Accepting the Process

Instant gratification is not enough for me. I want instant perfection.

As a late bloomer, I struggle with the need to “arrive”. When some of my gifts did start to unfold, a need to make up for lost time drove me to succeed. I had to be the best at art, theatre, writing, anything and everything that I put my mind to. The goal: gain perfection in at least one, if not several areas, to hide the shame of being “slow”, “uneducated”, “academically backwards”, etc.

(This is apart of my “Superwoman” complex.)

One of the great frustrations of my life is that blooming is a process not a single event. That should be a comfort to me. We aren’t limited to one blossom opening up and adding to beauty! We grow, and change, and impact the world in different ways at different times all throughout our lives. The fact that rose bushes put out multiple buds, all opening and fading as they will, is a wonderful way to look at ourselves or others.

We have never arrived. We are never beyond hope.

And yet.

And yet, I often get weary of the blooming process. I don’t want to have to struggle for excellence.

I’m tired of having fought so hard for simple things like being able to tell the difference between  P’s and B’s and understanding basic rules of grammar. I am at a loss to understand how sometimes I am able to draw and the next time I pick up the pencil I have forgotten all about the art. Fighting the same sins of self-righteousness, selfishness, and addiction gets discouraging, even in the midst of gaining ground, because it isn’t enough ground, it isn’t gained fast enough.

Maybe you can relate.

The area that has been causing me most frustration at the moment is the area of drawing. Back in 2008 when I took “Drawing II” at NCC with my wonderful Professor Isadore LaDuca gave me feedback about my work. He said many encouraging things, but one thing he noted was that I would seemingly at random produce projects of great caliber and great disaster. For whatever reason my skill was not consistent.

It still isn’t, though I am less likely to draw flops as I was back in 2008. But they still happen. Here are some embarrassing examples.

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This was my second attempt at the cover for my sister’s children book that I am illustrating. The first attempt was worse. There are sections of this drawing I love, but for some reason, I was not able to draw their faces, even though I had just recently completed a good portrait of a dear friend of mine in pastel.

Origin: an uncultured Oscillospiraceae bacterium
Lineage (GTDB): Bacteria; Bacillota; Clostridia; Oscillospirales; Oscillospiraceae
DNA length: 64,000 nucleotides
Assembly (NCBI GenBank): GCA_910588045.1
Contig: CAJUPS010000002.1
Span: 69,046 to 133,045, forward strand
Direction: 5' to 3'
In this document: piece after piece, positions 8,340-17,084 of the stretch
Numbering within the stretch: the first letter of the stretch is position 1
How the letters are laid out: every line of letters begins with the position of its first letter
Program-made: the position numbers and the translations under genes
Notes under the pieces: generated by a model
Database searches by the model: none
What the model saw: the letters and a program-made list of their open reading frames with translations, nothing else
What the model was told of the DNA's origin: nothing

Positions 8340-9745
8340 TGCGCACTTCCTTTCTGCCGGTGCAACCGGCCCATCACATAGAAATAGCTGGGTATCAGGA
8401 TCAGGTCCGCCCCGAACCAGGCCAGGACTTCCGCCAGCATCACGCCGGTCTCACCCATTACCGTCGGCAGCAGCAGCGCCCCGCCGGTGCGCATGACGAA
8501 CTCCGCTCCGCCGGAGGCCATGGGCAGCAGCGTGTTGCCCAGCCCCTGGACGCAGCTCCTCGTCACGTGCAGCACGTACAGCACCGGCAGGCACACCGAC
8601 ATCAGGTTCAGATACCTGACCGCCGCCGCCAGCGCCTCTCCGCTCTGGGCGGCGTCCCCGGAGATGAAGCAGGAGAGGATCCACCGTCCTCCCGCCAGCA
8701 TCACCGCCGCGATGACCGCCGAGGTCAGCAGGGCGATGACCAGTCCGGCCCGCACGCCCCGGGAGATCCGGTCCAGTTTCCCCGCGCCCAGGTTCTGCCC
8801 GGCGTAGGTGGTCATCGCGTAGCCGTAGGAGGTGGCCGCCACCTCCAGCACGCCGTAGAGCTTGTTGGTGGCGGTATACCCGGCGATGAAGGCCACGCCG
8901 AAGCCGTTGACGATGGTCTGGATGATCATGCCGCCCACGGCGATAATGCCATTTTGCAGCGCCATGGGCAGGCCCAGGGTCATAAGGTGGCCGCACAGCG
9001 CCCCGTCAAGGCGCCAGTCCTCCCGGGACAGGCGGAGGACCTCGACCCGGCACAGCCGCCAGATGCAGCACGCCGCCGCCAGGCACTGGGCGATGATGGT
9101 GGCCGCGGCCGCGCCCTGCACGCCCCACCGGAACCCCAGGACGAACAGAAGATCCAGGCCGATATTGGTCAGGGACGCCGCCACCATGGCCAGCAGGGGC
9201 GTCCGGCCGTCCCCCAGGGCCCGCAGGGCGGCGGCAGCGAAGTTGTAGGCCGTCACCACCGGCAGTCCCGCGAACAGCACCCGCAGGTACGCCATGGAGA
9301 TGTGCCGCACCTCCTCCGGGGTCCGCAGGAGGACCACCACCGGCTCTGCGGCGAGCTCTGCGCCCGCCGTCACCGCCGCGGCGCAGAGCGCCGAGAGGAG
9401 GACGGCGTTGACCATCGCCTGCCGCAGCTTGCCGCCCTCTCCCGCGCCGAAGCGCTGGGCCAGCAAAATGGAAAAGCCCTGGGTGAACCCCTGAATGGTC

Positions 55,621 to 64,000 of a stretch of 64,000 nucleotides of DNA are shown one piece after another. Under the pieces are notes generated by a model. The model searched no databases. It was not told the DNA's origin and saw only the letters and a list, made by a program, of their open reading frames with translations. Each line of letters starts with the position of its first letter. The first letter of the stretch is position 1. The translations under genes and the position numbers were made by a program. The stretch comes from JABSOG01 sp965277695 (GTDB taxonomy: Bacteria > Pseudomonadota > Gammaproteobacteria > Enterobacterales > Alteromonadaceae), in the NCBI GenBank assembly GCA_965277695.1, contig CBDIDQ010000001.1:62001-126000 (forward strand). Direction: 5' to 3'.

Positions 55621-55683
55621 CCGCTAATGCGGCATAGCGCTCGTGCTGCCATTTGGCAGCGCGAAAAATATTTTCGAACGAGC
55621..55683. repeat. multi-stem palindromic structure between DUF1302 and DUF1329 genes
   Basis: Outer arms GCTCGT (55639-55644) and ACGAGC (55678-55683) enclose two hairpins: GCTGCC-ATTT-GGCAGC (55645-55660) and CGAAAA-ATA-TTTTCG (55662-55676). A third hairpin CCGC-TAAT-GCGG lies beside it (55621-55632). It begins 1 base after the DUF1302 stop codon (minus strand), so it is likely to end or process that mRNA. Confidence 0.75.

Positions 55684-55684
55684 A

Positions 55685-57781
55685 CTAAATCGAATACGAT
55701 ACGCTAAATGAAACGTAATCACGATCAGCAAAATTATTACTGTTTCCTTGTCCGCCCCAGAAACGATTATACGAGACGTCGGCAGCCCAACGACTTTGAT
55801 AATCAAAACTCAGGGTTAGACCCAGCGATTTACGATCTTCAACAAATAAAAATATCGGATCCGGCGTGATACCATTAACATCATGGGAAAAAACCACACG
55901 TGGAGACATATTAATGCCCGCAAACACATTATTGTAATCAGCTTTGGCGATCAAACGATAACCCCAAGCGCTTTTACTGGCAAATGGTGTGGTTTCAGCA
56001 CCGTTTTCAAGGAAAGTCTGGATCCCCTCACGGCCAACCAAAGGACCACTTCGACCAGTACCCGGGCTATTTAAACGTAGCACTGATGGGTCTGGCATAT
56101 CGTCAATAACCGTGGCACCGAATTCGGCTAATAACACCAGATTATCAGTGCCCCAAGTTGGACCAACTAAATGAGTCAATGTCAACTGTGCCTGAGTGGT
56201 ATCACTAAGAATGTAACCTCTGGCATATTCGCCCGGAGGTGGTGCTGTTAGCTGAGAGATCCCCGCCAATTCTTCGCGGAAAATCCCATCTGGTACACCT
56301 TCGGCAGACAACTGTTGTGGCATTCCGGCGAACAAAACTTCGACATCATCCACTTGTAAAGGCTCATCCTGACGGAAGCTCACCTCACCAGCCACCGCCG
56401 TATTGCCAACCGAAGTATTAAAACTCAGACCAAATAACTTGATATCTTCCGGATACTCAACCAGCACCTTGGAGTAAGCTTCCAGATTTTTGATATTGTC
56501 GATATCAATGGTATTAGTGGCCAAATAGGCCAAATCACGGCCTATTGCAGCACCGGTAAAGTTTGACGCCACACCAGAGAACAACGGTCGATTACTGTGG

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This is an in progress shot of my current illustration for my sister’s book. The faces are better, but still there are perspective issues, and I drew the grid marks too dark to be able to erase them. Photoshop can fix that when I go to put the book together for publication, but it infuriates me that after ten years of seriously studying art, I cannot draw a grid correctly!

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Here is my second attempt at an illustration cover for my grandfather’s commentary on Galatians. I gave up once the woman’s face was beyond saving.

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This is much better but still flawed.

Artistically, this year has been difficult. I created a greater amount of work that were more technically proficient last year when I was still recovering from an injury that almost severed my drawing hand. It’s not that I haven’t accomplished any good drawings this year, but it hasn’t been as effortless.

Why is this year harder? Who knows? But I’ve learned something over the past 11 months of trying to draw.

Even though my work isn’t attaining the instant perfection that I desire, the process of failing and trying again is valuable.

In the illustration for my grandfather, I learned that while I can come up with a concept and a sketch in my mind for an illustration, I need real faces, tress, clothing, etc., to reference for the actual drawing.

My current illustration project has taught me that I have to be more careful about drawing the grid lines.

To be honest, I don’t know what I learned from the two failed covers, but I know the practice drawing will not be wasted.

Instant perfection would be gratifying, but I would learn little if the skills were uploaded into my brain like the Matrix. So while I’m not thrilled or proud of my failures, I am trying to accept the process.

What about you? What are some areas that you are trying to improve? Does the process discourage or encourage you?

 

 

 

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